Preventing Chronic Disease | Sociocultural Tailoring of a Healthy Lifestyle Intervention to Reduce Cardiovascular Disease and Type 2 Diabetes Risk Among Latinos - CDC
Sociocultural Tailoring of a Healthy Lifestyle Intervention to Reduce Cardiovascular Disease and Type 2 Diabetes Risk Among Latinos
Gia Mudd-Martin, PhD, MPH; Maria C. Martinez, PhD, MEd; Mary Kay Rayens, PhD; Yevgeniya Gokun, MS; Janet C. Meininger, PhD, RN
Suggested citation for this article: Mudd-Martin G, Martinez MC, Rayens MK, Gokun Y, Meininger JC. Sociocultural Tailoring of a Healthy Lifestyle Intervention to Reduce Cardiovascular Disease and Type 2 Diabetes Risk Among Latinos. Prev Chronic Dis 2013;10:130137. DOI: http://dx.doi.org/10.5888/pcd10.130137.
Suboptimal lifestyle factors in combination with genetic susceptibility contribute to cardiovascular disease and type 2 diabetes risk among Latinos. We describe a community–academic collaboration that developed and explored the feasibility of implementing a socioculturally tailored, healthy lifestyle intervention integrating genomics and family history education to reduce risk of cardiovascular disease and type 2 diabetes among Latinos.
The community-based participatory research was conducted with communities in Kentucky, which has a rapidly growing Latino population. This growth underscores the need for socioculturally appropriate health resources.
Su Corazon, Su Vida (Your Heart, Your Life) is a Spanish-language, healthy lifestyle educational program to reduce cardiovascular disease and type 2 diabetes risk among Latinos. Twenty natural leaders from an urban Latino community in Kentucky participated in sociocultural tailoring of the program and development of a genomics and family history module. The tailored program was presented to 22 participants to explore implementation feasibility and assess appropriateness for community use. Preintervention and postintervention assessments of genomic knowledge and lifestyle behaviors and qualitative postintervention evaluations were conducted.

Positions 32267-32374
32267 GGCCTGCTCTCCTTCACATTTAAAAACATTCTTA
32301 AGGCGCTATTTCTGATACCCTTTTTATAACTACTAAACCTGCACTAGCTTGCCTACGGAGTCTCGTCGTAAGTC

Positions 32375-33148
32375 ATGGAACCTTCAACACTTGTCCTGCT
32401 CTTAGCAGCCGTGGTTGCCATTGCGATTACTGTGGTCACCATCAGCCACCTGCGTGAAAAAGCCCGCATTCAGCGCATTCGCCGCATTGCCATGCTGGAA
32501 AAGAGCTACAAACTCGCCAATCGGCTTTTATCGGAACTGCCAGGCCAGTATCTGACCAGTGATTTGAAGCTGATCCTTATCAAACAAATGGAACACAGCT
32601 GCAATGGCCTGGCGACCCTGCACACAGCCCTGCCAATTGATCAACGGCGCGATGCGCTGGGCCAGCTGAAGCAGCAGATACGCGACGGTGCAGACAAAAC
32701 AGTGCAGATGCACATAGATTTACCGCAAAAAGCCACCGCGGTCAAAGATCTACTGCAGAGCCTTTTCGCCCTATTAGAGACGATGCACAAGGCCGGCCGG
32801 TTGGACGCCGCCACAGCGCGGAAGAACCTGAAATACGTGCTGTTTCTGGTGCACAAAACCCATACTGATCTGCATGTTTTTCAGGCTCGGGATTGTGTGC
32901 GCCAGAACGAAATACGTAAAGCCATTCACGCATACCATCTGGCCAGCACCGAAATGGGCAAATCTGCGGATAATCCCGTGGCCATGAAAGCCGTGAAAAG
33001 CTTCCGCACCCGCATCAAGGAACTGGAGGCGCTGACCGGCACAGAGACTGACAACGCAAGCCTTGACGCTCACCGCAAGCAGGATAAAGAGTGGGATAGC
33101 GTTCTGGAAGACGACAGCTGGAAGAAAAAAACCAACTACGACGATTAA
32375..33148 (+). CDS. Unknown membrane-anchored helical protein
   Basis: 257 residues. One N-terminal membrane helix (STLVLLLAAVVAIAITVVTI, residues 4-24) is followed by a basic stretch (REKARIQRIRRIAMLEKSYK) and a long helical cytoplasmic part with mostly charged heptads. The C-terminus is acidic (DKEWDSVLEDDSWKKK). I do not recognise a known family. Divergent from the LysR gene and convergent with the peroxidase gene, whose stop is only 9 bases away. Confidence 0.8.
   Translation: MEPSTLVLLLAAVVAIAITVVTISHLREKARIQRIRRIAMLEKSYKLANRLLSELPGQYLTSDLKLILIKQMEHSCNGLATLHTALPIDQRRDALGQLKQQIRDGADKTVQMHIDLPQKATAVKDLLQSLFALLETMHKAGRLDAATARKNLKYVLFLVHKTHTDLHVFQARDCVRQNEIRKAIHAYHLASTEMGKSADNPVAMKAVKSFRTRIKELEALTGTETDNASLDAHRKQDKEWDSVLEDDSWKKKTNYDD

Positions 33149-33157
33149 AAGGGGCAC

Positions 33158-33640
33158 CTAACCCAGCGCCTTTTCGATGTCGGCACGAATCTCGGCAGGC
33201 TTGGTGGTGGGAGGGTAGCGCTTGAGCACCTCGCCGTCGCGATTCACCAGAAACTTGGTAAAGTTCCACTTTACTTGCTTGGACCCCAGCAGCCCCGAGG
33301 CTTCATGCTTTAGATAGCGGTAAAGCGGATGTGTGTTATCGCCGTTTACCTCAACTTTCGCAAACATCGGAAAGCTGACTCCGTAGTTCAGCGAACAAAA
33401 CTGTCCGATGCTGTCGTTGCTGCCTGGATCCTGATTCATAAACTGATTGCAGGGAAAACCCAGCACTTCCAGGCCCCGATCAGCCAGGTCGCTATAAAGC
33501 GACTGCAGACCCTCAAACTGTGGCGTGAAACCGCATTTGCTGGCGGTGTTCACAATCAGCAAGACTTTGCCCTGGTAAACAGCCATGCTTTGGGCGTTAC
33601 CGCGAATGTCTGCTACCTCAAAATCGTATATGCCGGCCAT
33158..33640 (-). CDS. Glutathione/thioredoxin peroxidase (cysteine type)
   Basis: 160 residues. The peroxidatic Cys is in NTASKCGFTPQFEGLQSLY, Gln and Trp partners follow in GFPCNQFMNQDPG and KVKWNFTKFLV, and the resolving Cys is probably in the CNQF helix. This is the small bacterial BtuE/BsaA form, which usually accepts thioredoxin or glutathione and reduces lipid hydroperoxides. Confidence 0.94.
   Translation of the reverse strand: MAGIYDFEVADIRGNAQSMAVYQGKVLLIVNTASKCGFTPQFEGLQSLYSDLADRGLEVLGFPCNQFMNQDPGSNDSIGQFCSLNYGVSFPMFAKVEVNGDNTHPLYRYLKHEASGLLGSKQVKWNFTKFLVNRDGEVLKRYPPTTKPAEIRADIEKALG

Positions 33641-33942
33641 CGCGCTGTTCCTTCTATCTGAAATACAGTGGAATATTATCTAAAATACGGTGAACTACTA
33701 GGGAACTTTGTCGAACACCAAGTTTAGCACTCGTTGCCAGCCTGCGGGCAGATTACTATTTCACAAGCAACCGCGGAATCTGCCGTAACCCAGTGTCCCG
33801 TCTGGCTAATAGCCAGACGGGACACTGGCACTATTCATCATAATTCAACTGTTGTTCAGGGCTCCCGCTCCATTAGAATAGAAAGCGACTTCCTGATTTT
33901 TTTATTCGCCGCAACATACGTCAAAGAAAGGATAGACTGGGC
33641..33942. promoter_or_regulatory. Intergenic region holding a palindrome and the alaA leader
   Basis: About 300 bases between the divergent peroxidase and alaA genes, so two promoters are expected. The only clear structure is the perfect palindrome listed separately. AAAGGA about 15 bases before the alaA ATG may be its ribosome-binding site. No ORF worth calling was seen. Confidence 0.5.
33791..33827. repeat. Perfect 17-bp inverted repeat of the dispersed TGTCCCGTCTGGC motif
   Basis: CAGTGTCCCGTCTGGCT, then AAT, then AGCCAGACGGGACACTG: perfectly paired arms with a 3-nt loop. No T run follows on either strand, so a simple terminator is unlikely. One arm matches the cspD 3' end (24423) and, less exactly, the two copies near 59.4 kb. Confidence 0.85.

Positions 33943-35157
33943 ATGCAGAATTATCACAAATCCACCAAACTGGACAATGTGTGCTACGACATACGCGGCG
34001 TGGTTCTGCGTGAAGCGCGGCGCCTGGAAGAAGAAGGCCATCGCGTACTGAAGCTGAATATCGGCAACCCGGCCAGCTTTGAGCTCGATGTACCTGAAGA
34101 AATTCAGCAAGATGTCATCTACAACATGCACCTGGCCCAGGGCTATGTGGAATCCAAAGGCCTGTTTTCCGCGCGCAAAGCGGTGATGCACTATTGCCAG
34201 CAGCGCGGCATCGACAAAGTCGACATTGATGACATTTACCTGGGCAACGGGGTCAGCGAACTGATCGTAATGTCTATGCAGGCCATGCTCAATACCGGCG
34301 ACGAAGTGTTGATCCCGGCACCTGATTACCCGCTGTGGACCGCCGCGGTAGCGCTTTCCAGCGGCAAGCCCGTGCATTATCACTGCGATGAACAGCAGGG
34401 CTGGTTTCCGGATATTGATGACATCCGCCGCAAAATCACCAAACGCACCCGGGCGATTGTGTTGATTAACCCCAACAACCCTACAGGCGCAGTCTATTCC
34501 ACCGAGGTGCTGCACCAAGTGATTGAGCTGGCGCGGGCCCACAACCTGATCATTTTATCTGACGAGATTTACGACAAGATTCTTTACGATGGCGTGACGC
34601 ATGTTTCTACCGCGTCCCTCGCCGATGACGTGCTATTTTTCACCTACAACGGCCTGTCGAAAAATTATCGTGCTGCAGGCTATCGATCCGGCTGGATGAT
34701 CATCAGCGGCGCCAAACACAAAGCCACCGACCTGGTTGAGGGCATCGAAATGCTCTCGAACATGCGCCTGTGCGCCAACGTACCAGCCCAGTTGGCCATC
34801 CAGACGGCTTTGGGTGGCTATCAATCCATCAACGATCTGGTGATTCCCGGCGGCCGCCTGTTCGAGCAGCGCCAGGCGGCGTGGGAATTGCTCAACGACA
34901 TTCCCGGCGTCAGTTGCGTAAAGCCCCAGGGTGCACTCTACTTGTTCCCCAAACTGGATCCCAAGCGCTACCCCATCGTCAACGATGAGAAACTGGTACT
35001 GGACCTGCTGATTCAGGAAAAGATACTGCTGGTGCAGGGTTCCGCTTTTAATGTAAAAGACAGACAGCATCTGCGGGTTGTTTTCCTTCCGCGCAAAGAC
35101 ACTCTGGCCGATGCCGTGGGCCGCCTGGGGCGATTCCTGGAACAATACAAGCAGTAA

Postintervention improvements in health-promoting lifestyle choices and genomic knowledge specific to cardiovascular disease and type 2 diabetes suggested that the program may be effective in reducing risk. Feedback indicated the program was socioculturally acceptable and responsive to community needs.
These findings indicated that a tailored healthy lifestyle program integrating genomics and family history education was socioculturally appropriate and may feasibly be implemented to reduce cardiovascular disease and type 2 diabetes risk in a Latino community with limited health care resources. The project highlights contributions of community-based processes in tailoring interventions that are appropriate for community contexts.
Author Affiliations: Maria C. Martinez, La Casita Center, Louisville, Kentucky; Mary Kay Rayens, Yevgeniya Gokun, University of Kentucky, Lexington, Kentucky; Janet C. Meininger, University of Texas, Houston, Texas.
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